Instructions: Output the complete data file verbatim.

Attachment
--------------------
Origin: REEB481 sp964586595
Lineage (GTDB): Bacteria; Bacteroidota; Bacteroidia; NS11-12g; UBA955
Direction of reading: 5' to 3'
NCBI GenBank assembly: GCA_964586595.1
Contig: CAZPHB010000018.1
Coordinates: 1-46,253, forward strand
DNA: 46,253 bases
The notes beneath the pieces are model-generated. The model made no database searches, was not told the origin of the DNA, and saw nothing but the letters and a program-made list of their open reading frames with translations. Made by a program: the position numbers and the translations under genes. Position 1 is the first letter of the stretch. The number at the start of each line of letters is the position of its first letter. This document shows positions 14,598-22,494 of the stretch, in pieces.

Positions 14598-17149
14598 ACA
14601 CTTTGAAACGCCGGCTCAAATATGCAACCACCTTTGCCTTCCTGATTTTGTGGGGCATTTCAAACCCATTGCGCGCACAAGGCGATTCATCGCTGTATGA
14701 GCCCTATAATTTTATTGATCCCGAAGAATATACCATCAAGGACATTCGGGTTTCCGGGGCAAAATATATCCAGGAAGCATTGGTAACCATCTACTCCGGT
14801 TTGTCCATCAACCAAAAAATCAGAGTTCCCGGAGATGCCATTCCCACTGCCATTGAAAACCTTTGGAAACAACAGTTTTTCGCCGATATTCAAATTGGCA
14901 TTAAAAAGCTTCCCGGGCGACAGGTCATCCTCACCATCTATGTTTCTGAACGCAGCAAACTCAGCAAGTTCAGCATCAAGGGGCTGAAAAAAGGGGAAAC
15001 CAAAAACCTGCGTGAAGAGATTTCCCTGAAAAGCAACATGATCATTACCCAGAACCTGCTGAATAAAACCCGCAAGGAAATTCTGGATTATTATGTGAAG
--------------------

Origin: REEB481 sp964586595
Lineage (GTDB): Bacteria; Bacteroidota; Bacteroidia; NS11-12g; UBA955
Direction of reading: 5' to 3'
NCBI GenBank assembly: GCA_964586595.1
Contig: CAZPHB010000018.1
Coordinates: 1-46,253, forward strand
DNA: 46,253 bases
The notes beneath the pieces are model-generated. The model made no database searches, was not told the origin of the DNA, and saw nothing but the letters and a program-made list of their open reading frames with translations. Made by a program: the position numbers and the translations under genes. Position 1 is the first letter of the stretch. The number at the start of each line of letters is the position of its first letter. This document shows positions 14,598-22,494 of the stretch, in pieces.

Positions 14598-17149
14598 ACA
14601 CTTTGAAACGCCGGCTCAAATATGCAACCACCTTTGCCTTCCTGATTTTGTGGGGCATTTCAAACCCATTGCGCGCACAAGGCGATTCATCGCTGTATGA
14701 GCCCTATAATTTTATTGATCCCGAAGAATATACCATCAAGGACATTCGGGTTTCCGGGGCAAAATATATCCAGGAAGCATTGGTAACCATCTACTCCGGT
14801 TTGTCCATCAACCAAAAAATCAGAGTTCCCGGAGATGCCATTCCCACTGCCATTGAAAACCTTTGGAAACAACAGTTTTTCGCCGATATTCAAATTGGCA
14901 TTAAAAAGCTTCCCGGGCGACAGGTCATCCTCACCATCTATGTTTCTGAACGCAGCAAACTCAGCAAGTTCAGCATCAAGGGGCTGAAAAAAGGGGAAAC
15001 CAAAAACCTGCGTGAAGAGATTTCCCTGAAAAGCAACATGATCATTACCCAGAACCTGCTGAATAAAACCCGCAAGGAAATTCTGGATTATTATGTGAAG